The Web of Life (18) Atmosphere


The atmosphere is a continuous mass resting on the earth and the sea, and they react upon each other. ~ Swedish meteorologist Hugo Hildebrandsson

All the planets in the solar system have atmospheres. Venus is covered by a dense, stifling blanket of carbon dioxide, with an atmospheric pressure 90 times that of Earth. Mars too has an atmosphere of CO2, but it is a thin coat: only 1% the pressure on this planet.

The gaseous onion of Earth’s biosphere is the least weighty: one billion megatons. The ocean weighs 1,000 times as much; the physical earth a million times more.

Like all other aspects of the planet over its 4.55 billion-year existence, Earth’s atmosphere has evolved. Its present composition is 78% nitrogen, 21% oxygen, 0.93% argon, and trace gases, most notably carbon dioxide (0.04%).

Earth’s atmosphere is especial in the solar system, for the relative abundance of oxygen and scarcity of carbon dioxide. This owes to photosynthetic life, particularly plants.

The atmosphere acts as an exchange medium for Earth’s elemental cycles, such as carbon and oxygen. A viable atmosphere, as much as clean water, is a requisite for life.

The atmosphere protects life by absorbing ultraviolet radiation. The atmosphere’s greenhouse effect retains heat, warming Earth’s surface, as well as reducing diurnal temperature variation: the temperature extremes between night and day.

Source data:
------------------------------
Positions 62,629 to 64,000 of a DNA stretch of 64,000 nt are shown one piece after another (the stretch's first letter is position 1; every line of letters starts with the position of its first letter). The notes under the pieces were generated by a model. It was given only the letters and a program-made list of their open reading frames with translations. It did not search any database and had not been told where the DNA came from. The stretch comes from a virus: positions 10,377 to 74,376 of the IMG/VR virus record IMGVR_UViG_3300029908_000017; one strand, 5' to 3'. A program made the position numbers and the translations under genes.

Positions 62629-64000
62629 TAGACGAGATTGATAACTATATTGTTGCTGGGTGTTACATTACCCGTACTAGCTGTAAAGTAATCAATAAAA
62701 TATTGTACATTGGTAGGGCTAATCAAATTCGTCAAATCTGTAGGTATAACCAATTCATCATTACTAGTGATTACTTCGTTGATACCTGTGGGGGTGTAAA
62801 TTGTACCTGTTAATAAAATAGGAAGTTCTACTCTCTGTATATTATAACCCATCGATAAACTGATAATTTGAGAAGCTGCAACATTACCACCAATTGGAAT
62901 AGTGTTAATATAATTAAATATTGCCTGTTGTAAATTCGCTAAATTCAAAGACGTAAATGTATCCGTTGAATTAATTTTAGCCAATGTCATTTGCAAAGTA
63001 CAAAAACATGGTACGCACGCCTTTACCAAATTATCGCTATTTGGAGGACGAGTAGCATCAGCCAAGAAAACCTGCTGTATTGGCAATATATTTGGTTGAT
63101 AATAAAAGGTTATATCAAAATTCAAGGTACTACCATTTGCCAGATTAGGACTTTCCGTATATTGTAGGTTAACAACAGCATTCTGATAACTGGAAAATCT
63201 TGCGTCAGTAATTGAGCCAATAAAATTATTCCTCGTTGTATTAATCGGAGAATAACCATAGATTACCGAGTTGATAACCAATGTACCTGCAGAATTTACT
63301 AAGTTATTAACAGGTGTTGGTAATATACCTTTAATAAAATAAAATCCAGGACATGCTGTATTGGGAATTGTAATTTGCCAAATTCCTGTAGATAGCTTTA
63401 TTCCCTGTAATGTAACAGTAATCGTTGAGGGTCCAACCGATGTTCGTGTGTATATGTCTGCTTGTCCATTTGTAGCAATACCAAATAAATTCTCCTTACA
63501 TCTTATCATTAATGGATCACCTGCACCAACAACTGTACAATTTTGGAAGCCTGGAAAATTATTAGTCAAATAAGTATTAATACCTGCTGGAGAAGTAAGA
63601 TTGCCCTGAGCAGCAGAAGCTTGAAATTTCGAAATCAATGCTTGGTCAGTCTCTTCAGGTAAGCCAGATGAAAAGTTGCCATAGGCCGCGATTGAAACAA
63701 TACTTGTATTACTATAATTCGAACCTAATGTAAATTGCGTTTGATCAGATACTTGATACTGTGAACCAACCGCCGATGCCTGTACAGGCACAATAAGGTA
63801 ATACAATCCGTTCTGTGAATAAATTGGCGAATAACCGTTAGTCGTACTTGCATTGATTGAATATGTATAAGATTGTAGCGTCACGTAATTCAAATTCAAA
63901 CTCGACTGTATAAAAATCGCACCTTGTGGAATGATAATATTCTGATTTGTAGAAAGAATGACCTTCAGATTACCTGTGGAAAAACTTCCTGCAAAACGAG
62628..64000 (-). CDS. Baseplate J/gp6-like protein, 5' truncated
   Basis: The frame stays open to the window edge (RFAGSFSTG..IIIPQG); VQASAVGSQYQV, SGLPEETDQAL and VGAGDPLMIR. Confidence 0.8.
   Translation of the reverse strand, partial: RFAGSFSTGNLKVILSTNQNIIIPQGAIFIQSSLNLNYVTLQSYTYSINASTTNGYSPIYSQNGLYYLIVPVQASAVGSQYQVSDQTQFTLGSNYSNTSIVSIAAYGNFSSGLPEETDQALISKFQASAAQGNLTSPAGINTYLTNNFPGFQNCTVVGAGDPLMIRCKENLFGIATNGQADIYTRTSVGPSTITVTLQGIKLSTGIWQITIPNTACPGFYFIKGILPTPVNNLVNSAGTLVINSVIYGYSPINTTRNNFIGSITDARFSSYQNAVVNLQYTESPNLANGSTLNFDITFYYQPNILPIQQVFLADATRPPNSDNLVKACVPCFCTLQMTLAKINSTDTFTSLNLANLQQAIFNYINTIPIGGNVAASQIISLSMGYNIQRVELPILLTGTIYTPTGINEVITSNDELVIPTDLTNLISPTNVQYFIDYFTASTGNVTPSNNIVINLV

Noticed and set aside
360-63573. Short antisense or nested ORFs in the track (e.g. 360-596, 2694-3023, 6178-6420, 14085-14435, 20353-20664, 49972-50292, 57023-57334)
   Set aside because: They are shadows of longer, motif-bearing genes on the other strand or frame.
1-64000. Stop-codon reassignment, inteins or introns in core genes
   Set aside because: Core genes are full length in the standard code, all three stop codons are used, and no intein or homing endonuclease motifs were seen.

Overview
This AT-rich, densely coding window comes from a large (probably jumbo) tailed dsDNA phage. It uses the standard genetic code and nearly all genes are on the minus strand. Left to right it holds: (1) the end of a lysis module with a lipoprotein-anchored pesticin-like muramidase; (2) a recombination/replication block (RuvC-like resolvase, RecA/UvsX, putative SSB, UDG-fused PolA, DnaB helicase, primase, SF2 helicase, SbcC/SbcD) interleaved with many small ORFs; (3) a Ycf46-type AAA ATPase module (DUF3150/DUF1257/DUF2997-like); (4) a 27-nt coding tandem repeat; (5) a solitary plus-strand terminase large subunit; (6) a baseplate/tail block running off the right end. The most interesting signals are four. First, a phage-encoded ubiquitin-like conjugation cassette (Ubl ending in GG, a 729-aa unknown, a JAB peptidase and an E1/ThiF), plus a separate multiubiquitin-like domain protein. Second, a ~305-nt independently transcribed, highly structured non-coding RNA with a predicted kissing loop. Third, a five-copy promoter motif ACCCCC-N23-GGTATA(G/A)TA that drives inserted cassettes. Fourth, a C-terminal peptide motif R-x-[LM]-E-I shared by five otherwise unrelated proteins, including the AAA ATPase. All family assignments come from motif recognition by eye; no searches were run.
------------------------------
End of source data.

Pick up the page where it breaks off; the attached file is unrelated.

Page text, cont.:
Given its orbital station about the Sun, Earth is naturally given to frigidity. Its atmosphere breathes the possibility of life in temperate climates.

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The atmosphere has 5 layers: the exosphere, thermosphere, mesosphere, stratosphere, and troposphere. While the exosphere is sparse, the other layers have varying layers of density which turbulently fluctuate via internal waves that propagate between high- and low-density layers. Internal waves are a natural fluid coherency that also appears in the ocean and other waters.

In the atmosphere, internal waves are the reason why weather forecasts go awry. These waves deposit and move energy. Through the butterfly effect, small internal waves can create significant, weather-changing dynamics.

When forecasters don’t account for them on a small scale, then the large-scale picture becomes a little bit off, and sometimes being just a bit off is enough to be completely wrong about the weather. ~ American mechanical engineer Julie Crockett